In another corner of the exhibition, there is a small screen playing a loop of various performances consisting mostly of experimental sound design for live audiences in galleries, along with protest imagery and a video of a 2017 performance taking place at the Minneapolis College of Art and Design, where the artist works as a professor. Szyhalski and a group of students unveiled a massive banner with the straightforward message: “Their wealth, your misery…Your illness is their income,” along the campus main thoroughfare. It reads as both protest and performance art, and implies a potent overlap between the two. The unveiling of a banner can serve as a centerpiece to a picket line and a fine art exhibition alike.
Some organizers may balk at the idea of protest as a performance, and propaganda in general—certainly the terms are frequently weaponized as a critique of activism that prioritizes clout, clicks, and imagery. However, performance and propaganda are not inherently frivolous or demonstrative, but rather, have a vital role in social and political movements.
Art and performance have long been tactics in protests, social movements and strikes. Through the ‘80s and ‘90s, the AIDS Coalition to Unleash Power (ACT UP) staged die-ins on the steps of the Food and Drug Administration building to bring attention and a sense of urgency to the mass death and illness in gay and trans communities while politicians chose to ignore the crisis. In a 2019 demonstrations led by photographer Nan Goldin, protesters released hundreds of flyers that read, “Sacklers lie, people die” and distributed fake prescriptions in the lobby of the Guggenheim to protest the the Sackler family’s role in the opioid crisis, as well as the museum’s financial relationship to the family. More recently, unionized Starbucks workers in Chicago constructed large puppets on the picket line and reappropriated the company’s own holiday marketing campaign for the purposes of the day-long strike. In this compelling intersection of propaganda, protest, and performance, Szyhalski finds himself in a continuum of a long history and amongst righteous company.
The exhibition opening of the initial iteration of the banner piece, titled THEM (at the now closed Soap Factory gallery in Minneapolis) coincided with the police murder of Jamar Clark, whose killing sparked weeks-long occupation of the Fourth Precinct in north Minneapolis. When Szyhalski first heard the news of the 24 year-old’s death, the artist had an idea: He had all the equipment in place, and offered his tools and know-how to organizers to create their own banners for the demonstrations with whatever language they chose. In images of the protests, the banners can be seen in Szyhalski’s signature style reading “Justice for Jamar!” and “End State Violence!” Thus began Szyhalski involvement in on-the-ground protest movements for several other local protest movements in the years to come.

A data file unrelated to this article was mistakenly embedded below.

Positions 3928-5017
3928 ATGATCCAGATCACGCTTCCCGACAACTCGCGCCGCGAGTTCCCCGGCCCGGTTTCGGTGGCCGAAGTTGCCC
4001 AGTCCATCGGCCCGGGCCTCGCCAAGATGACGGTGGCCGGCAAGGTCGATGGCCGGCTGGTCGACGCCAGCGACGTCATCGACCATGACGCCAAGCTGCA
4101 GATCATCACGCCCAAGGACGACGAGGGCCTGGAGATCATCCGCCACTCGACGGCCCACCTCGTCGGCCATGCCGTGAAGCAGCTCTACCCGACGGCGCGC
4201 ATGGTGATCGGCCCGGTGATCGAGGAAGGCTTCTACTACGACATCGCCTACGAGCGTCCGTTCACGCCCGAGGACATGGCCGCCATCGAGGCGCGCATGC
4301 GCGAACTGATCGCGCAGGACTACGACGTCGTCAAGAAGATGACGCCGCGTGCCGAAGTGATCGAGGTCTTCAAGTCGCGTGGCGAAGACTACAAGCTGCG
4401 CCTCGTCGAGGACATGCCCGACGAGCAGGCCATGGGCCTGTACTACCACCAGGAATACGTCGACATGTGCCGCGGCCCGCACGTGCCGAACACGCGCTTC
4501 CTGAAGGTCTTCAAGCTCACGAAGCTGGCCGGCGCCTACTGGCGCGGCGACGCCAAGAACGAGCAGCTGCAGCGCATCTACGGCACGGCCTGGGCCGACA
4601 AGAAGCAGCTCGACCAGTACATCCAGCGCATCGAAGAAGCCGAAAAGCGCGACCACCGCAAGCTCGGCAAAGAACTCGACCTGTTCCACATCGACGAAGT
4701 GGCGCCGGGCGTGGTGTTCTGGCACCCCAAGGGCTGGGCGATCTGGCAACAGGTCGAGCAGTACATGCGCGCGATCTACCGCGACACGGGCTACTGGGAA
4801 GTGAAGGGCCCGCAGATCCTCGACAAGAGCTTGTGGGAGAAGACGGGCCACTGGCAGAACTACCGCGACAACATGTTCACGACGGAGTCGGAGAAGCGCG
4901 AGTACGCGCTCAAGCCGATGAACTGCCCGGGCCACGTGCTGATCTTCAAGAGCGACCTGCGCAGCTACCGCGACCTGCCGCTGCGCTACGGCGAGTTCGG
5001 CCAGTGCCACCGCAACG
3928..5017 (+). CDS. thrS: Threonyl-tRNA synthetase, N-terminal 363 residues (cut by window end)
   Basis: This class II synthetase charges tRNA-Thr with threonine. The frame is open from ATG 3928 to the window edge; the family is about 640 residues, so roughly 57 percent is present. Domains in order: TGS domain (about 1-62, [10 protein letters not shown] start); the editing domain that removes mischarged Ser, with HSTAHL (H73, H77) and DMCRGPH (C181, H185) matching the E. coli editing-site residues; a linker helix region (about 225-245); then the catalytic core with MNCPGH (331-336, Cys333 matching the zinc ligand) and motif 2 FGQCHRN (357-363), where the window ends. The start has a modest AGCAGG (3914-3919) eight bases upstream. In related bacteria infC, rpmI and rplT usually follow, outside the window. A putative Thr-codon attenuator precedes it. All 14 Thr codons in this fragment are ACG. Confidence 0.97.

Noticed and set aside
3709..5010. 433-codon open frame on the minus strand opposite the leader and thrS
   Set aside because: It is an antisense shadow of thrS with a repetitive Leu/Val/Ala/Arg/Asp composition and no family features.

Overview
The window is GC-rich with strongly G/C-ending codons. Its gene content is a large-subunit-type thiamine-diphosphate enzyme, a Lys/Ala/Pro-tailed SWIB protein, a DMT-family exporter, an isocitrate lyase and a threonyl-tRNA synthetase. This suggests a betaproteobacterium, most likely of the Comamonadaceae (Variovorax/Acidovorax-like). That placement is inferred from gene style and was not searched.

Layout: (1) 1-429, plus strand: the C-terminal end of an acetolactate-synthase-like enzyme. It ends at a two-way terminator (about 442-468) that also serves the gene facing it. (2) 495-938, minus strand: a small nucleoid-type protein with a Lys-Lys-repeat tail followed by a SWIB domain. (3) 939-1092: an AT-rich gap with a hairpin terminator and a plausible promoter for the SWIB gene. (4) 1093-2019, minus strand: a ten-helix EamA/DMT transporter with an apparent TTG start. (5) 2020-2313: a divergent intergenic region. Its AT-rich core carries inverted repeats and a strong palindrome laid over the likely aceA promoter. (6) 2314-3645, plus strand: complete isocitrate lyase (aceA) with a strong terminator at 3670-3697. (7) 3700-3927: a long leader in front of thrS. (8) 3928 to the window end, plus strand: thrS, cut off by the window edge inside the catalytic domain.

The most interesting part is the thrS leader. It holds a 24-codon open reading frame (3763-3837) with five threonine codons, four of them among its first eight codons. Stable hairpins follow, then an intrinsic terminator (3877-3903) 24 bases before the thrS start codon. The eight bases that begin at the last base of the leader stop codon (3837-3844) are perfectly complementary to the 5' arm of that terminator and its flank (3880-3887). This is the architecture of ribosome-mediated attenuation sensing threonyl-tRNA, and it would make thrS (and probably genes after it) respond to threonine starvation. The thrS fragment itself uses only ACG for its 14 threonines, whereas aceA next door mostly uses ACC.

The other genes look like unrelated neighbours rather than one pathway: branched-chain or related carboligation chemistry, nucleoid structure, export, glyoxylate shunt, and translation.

A collective approach to art
Szyhalski explains to Workday Magazine how this shift in his practice then opened up questions of traditional notions of authorship in his work. Not only would he allow the organizers to decide the text, he also began to invite them and their families into his studio to produce the enormous banners alongside him, creating an intimate moment of shared creation and connection. Szyhalski described these collaborations as a “moment of ownership, authorship shifting, away from me and becoming more of a kind of a collective.”
This more democratic approach to art is not only seen through the shift in authorship, but also in how the artist leaves copies of the posters in a box in the gallery for viewers to take for free. During a time when so much art is monetized and kept away from the public, Szyhalski’s impulse to reach the masses with his messages is unfortunately rare in fine-art settings, and all the more refreshing. Instead of maintaining the notion of scarcity as a means to signal value and elitism, the artist insists on delivering his work to the public sphere. Had my coworker not brought a poster back to the office, I possibly would not have had this encounter in the first place.
This collectivist approach to authorship, along with the public viewership that is inherent to the medium of posters and banners, allows for significantly more flux in the meaning to the work—and, as Szyhalski notes, the work “continues to mutate its own form.” As time goes on, as different crises wax and wane and compound, as terror, war, and disease rage on, his work will continue to dissect and detangle the moment, while shapeshifting itself in the process.